Interested in learning what's next for the gaming industry? Join gaming executives to discuss emerging parts of the industry this October at GamesBeat Summit Next. Register today.
Now that China has lifted its home console ban, Sony is ready to sell systems and games to China’s 1.3 billion consumers.
One month after Microsoft announced it’s launching the Xbox One in China this September, Sony today announced that its PlayStation business is coming to the world’s most populous country — a place where the existing game industry without home consoles is already worth $13 billion a year.
It’s unclear which PlayStation hardware and games will come to China — or when — but it’s possible that Sony will bring its PlayStation 4 console (and perhaps its PlayStation Vita handheld) to China later this year.
Most of Chinese players spend on PC and mobile games. That’s not the system-makers’ fault: China implemented a console ban in 2000, saying it would protect children from violent video games. As soon as the Chinese Ministry of Culture said it would begin working on new rules, Microsoft, Nintendo, and Sony all expressed interest in bringing their consoles to the country.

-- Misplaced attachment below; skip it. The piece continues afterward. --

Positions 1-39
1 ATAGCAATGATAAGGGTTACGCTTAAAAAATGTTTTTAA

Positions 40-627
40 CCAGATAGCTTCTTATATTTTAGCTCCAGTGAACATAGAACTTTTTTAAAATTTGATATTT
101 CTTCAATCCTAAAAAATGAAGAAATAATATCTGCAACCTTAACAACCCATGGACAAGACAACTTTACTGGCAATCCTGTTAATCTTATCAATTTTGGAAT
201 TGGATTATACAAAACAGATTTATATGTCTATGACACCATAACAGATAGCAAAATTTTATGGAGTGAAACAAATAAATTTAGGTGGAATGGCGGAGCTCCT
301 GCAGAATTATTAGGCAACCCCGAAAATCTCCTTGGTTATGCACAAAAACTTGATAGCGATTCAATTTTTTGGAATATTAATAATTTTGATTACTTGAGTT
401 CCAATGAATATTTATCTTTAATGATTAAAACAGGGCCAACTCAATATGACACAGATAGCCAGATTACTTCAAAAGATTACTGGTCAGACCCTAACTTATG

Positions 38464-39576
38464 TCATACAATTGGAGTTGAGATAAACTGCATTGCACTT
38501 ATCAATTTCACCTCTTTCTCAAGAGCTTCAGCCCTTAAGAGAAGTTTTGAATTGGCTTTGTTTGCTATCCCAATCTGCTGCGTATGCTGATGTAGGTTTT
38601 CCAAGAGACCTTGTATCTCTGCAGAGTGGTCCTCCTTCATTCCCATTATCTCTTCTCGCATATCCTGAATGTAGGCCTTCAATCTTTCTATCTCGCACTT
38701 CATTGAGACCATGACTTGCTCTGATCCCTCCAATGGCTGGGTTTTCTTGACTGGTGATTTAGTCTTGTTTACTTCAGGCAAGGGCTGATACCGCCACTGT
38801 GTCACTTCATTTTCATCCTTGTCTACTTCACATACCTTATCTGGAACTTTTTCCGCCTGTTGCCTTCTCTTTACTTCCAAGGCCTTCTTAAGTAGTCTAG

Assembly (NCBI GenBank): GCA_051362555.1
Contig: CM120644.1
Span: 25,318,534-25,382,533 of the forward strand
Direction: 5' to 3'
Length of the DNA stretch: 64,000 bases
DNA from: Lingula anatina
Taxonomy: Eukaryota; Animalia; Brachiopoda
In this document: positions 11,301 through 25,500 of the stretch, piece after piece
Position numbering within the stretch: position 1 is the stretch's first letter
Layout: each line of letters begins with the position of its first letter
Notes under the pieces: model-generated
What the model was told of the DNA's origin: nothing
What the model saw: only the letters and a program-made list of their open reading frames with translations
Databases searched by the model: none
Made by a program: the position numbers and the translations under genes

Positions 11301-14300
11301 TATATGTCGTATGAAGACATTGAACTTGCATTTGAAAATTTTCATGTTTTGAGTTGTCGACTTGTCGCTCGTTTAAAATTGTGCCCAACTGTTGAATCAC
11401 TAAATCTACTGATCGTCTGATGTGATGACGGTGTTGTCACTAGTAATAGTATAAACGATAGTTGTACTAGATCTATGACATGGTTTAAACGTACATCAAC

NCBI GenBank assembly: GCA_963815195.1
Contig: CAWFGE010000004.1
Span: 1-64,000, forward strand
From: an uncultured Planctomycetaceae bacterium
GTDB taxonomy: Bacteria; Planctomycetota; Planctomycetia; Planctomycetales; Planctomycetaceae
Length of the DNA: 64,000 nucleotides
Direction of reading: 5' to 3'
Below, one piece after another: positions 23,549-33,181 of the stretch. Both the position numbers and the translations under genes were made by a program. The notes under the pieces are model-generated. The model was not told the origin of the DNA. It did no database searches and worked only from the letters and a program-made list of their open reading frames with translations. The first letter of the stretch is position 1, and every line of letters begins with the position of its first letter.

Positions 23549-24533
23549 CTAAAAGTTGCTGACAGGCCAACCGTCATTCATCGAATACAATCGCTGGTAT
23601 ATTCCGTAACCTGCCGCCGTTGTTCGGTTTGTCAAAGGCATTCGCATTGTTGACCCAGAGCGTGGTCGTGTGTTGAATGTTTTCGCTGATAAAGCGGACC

Like Microsoft, which is working with Chinese media firm BesTV to bring the Xbox One to China, Sony also has a local partner: Shanghai Oriental Pearl Culture Development (OPCD). Both OPCD and BesTV are subsidiaries of China’s Shanghai Media Group.
Sony’s OPCD partnership will create two new companies, split between hardware and software. Sony Computer Entertainment (SCE) Shanghai will presumably handle the software business, while Shanghai Oriental Pearl Sony Computer Entertainment Culture Development — a mouthful, we know — is expected to manage hardware manufacturing and sales. Sony China will own a 70 percent stake in SCE Shanghai, but only a 49 percent stake in the latter business.
Despite the impending arrival of PlayStation and Xbox, China will continue to censor or ban any games it deems controversial or subversive.
“Things that are hostile to China, or not in conformity with the outlook of China’s government, won’t be allowed [under the new rules]” said Ministry of Culture head Cai Wu earlier this year. “We want to open the window a crack to get some fresh air, but we still need a screen to block the flies and mosquitoes.”
Hat tip: Engadget
GamesBeat's creed when covering the game industry is "where passion meets business." What does this mean? We want to tell you how the news matters to you -- not just as a decision-maker at a game studio, but also as a fan of games. Whether you read our articles, listen to our podcasts, or watch our videos, GamesBeat will help you learn about the industry and enjoy engaging with it. Learn more about membership.